Air and private well monitoring is continuing near the site of a train derailment, fire and a burnoff of vinyl chloride monomer in East Palestine, Ohio, while the CEO of rail company Norfolk Southern Corp. says the company "will not walk away" from the community.
State and federal environmental officials said the municipal water system is safe to drink and air levels in the area "are similar to what they were before the accident."
A train carrying five cars of VCM — a feedstock of PVC — as well as two cars each of polypropylene and polyethylene resins were being hauled on the NS freight train when it derailed on cars were listed as "involved in fire." The two cars of PP resin were not involved in the derailment. The status of the two cars of PE resin was unclear.
Two of the cars contained benzene, a chemical used in production of styrene monomer and other plastics feedstocks. The list said the two benzene cars were damaged by fire but were not breached.
National Transportation Safety Board officials have said that the preliminary cause of the derailment was a mechanical issue on an axle of one of the rail cars. They added that no injuries were reported from the three-person crew on board the train. NTSB is the primary agency investigating the derailment, which happened as the train was traveling east from Madison, Ill., to Conway, Pa.
"Norfolk Southern is responsible for this," Ohio Gov. Mike DeWine said at a Feb. 14 news conference. "They did it and the impact on the community has been huge.
"We expect Norfolk Southern to cover the costs," he said. "They're responsible for this problem and we expect them to do what their CEO committed to pay for. If not, we have an attorney general and can file a lawsuit."
In a letter posted on the NS website, CEO Alan Shaw said that the firm "will not walk away" from East Palestine.
"When I visited East Palestine last week, you told me how the train derailment has upended your lives and how concerned you are about the safety of your air, water, and land," he added in the letter. "Many of you have also reached out to Norfolk Southern to share your fears, your anger, and your frustration. I hear you. We hear you.
"I know there are still a lot of questions without answers," Shaw said. "I know you're tired. I know you're worried. We will not let you down."
Local residents were asked to evacuate their homes on Feb. 5 due to chemical leaks and worries the cars could explode. They were allowed to return on Feb. 8. The fire and VCM burnoff created black clouds of smoke that could be seen from miles away. The derailment also has led to concerns about air, water and soil quality in the affected area.
DeWine said the decision to drain and burn the VCM was made by state officials in Ohio and Pennsylvania — since the affected area affected both states — and railroad officials. The Ohio National Guard, activated by DeWine, also worked with the U.S. Department of Defense to model potential outcomes from the accident.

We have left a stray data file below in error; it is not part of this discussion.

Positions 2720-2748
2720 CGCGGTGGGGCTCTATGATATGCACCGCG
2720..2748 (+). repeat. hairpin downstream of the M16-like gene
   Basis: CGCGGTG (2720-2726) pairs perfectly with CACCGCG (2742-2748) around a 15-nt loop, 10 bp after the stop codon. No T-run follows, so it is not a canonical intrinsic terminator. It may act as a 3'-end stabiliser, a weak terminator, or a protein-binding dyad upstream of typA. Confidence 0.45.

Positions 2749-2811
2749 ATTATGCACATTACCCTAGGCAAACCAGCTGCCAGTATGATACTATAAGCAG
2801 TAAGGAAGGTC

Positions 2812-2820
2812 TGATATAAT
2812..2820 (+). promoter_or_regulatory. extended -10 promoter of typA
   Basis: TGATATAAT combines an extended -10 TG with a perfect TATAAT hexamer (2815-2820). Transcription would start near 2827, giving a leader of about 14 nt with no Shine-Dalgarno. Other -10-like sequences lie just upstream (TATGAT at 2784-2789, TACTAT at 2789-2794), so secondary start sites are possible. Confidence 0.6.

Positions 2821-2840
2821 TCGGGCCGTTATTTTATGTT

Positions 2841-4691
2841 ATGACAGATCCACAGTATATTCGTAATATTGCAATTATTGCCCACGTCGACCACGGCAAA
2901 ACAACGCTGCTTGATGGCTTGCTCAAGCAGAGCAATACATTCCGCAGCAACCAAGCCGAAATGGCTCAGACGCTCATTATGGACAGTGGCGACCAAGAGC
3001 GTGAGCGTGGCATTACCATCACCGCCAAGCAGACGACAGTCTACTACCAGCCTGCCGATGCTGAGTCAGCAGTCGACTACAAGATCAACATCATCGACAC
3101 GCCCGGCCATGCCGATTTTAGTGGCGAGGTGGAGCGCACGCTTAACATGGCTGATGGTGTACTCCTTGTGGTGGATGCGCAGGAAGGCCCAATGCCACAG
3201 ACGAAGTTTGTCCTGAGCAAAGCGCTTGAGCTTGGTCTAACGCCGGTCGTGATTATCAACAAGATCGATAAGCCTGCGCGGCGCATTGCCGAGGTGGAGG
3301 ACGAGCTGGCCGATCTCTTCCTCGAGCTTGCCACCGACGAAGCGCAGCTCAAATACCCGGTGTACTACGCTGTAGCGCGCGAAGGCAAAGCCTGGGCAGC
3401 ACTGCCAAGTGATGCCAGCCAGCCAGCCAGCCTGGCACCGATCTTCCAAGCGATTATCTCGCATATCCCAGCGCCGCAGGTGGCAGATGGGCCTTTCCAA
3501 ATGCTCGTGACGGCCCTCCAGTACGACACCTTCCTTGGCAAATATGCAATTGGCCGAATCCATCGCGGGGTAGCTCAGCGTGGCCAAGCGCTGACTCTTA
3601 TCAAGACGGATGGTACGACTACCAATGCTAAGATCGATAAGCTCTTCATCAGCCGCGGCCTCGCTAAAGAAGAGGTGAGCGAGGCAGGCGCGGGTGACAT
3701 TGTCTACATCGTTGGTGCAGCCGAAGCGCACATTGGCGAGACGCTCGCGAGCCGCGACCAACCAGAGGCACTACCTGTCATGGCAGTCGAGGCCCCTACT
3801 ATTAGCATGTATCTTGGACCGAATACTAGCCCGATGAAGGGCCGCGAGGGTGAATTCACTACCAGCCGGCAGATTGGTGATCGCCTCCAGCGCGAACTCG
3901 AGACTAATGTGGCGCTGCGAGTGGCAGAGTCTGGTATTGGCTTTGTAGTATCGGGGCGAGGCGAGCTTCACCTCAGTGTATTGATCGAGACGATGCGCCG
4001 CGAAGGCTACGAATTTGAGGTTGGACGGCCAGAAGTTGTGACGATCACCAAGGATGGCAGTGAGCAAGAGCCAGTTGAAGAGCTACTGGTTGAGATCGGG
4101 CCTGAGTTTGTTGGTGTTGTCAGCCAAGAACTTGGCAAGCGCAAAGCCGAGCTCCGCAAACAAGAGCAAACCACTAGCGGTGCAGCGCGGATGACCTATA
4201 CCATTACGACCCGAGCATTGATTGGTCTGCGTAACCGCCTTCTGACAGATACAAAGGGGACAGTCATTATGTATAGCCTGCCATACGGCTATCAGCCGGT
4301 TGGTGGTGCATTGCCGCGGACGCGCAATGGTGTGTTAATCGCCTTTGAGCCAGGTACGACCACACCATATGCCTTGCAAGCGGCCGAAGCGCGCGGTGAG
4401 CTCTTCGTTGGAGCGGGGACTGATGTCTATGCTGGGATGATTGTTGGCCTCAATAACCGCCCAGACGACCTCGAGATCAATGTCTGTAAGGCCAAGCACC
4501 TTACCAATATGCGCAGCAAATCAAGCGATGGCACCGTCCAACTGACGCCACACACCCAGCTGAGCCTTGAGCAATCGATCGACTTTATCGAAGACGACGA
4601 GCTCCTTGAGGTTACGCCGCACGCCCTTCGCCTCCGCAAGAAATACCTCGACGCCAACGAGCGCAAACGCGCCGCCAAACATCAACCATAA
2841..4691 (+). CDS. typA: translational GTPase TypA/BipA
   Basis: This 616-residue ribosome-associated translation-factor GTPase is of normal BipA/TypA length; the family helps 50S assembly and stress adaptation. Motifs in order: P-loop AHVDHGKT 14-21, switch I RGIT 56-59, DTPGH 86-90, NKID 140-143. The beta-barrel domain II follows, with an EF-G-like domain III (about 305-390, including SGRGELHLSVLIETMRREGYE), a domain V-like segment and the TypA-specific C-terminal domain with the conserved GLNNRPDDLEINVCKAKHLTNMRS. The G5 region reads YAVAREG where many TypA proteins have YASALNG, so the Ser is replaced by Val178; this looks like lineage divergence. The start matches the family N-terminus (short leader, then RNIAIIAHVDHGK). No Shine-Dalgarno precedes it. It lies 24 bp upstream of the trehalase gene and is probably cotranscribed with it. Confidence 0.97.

"We were faced with two bad outcomes," DeWine said. "We could do nothing and wait for a car to explode … and it would have been a catastrophic explosion sending shrapnel up to a mile. … We also looked at the effects of a controlled release and made the decision to go ahead."
Ohio Department of Natural Resources Director Mary Mertz said that 3,500 fish died in local waterways as a result of the accident. She added that there was no evidence of "non-aquatic species" being impacted by the derailment. Livestock in the area also have not been affected by the derailment, according to Ohio Department of Agriculture Director Brian Baldridge.
Local media reports have said that chickens and other small animals in the area have been found dead. Local health officials could not be reached to confirm those reports.
Tiffani Kavalec, Ohio EPA surface water division chief, said that no VCM has been detected in local waterways, although some volatile organic compounds (VOCs) have been found. She added that some of the tributaries lead to the Ohio River, but that the river "is very large and can dilute pollutants fairly quickly."
Ohio Department of Health Director Bruce Vanderhoff said that air levels in the area "are similar to what they were before the accident," but that residents using private water wells should use bottled water until their wells can be tested. Most area residents use a municipal water system that wasn't affected by the derailment, he said.
When asked if he'd return to his house if he lived in the area, DeWine said that "I'd be drinking bottled water and checking to find out what the tests show, but I'd probably be back in my house."
DeWine added that it was "absurd" that the train wasn't listed as high hazardous material, meaning there was no requirement for the railroad to notify Ohio officials that it was moving through the state.
"Congress needs to take a look at this and take appropriate action," he added.
The U.S. EPA already has issued a general notice of potential liability to NS. That letter documents the release or threat of release of hazardous substances, pollutants or contaminants to the environment following the derailment. It also outlines EPA cleanup actions at the site and the potential to hold Atlanta-based NS accountable for associated costs.